Artists have always migrated to poor neighborhoods because they are poor and need space.  Sometimes when this is done strong enough and long enough it can revive a place.  Sometimes it is done so well that it speed balls gentrification and another cycle of dislocation.  Will that happen in Philly?  I’m not sure.  I haven’t seen it yet but who knows that is possible in a city so full of empty buildings. 

Food  - Philly food it yummy.  It is fat food but who cares, enjoy it while you are there.  There are cute restaurants here and there and it is at these places people converge.  You don’t see anyone on the streets but enter a food place and it is filled with people from all walks of life.  This is nice to see and seems like an oasis of social interaction.  My friend took us to a place called Pisano’s it has sandwiches.  Those sandwiches are yummy and will put you in a food coma. 

Art Scene – I was defiantly not there long enough to get any real sense of a scene or to even explore it but luckily I had a most fantastic host/guide (Jamie Felton) and she brought me to this that and other things and it made me say, “Philly is great” a lot during the trip.  In most instances, the schools and its graduates in cities like Philly spur art scenes.  Some artists come to Philly from nearby states.  Some stay after they receive a degree.  There are a few schools and networks nearby but it feels tenuous.  There does seem to be lifers though.  Philly is a place where if you stay you really stay.  It is an identity to be from Philly vs. just another bob in the scene like in New York.  Those that do stay seem to have influence and generosity.  Small ponds are not bad if the pond is fresh and nurturing.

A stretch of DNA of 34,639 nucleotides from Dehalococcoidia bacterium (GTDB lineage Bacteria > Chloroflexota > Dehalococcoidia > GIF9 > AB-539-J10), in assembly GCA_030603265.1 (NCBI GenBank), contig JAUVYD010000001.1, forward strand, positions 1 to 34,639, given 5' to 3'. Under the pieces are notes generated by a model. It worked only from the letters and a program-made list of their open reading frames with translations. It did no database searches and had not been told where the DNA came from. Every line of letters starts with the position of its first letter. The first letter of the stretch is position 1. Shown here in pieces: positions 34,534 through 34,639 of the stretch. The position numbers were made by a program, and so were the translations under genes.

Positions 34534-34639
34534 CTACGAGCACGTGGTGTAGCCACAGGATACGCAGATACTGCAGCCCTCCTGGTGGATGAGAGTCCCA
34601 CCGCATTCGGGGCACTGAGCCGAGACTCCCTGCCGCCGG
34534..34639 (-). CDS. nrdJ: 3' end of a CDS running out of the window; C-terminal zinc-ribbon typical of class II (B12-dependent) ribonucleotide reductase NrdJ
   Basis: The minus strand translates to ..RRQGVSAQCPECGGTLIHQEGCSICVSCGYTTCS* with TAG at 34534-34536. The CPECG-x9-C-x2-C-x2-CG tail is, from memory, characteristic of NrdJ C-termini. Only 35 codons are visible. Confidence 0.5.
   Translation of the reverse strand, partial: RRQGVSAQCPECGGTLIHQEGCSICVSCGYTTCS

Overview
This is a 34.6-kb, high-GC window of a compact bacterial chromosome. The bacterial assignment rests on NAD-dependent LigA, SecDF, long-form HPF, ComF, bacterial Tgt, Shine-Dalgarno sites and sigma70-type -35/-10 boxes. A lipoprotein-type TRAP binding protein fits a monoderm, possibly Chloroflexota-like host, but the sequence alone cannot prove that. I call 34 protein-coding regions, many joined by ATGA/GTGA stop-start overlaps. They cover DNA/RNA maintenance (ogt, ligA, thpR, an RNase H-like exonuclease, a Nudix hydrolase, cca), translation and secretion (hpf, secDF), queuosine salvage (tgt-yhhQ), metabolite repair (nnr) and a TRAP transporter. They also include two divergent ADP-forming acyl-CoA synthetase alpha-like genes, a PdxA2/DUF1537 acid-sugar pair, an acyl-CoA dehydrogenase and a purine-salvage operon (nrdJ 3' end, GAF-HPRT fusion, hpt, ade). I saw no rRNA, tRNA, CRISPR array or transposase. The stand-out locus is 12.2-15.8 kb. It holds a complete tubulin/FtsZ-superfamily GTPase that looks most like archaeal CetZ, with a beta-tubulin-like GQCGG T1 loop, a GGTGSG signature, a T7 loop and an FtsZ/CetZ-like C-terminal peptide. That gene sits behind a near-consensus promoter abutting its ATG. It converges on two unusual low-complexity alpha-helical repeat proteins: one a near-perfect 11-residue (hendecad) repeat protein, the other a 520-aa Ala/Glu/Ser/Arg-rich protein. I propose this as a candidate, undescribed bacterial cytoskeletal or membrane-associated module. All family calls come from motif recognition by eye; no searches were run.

Philadelphia Museum of Art – One of the main reasons I wanted to come to Philly in the first place was to re-see the Duchamp collection there.  I also wanted to see the Barnes but that was all booked up.  Marcel Duchamp left his work to this museum under the unmatchable leadership of Anne d’Harnoncourt and it is a gift to art lovers.  In addition to this amazing holding is the rest of the museum.  I saw mostly the modern wings and some extensions here and there going back and forward in time but all of it was just incredible to see.  There are master works that you think, ‘wow this is here?’ and then there are such surprises and new pieces that it made me giddy. 

More then what they have is how they show it.  The building is grand but it has this casual grace that can only be described as American although it is revival this and that.  The rooms, proportions, and flow of the space is superb and the lighting just right.  There is an intimacy but also a reserve.  Also the placement of the art in conversation with each other was smooth and enhancing.  Very smart, very good job whoever did this latest installment. 

Sometimes people in New York feel spoiled and then unappreciative of all the art that they have just a few subways stops away.  Philly may not have as many places but this museum is rich with the best things and it presents and preserves it much better then most. 

So there’s my brief summery about Philadelphia.  I know it seems far away but truly if you have not been or have not been for a while, go.  Sure, it may have only been a ~24 hour trip but it was fun, packed and invigorating for every minute of it.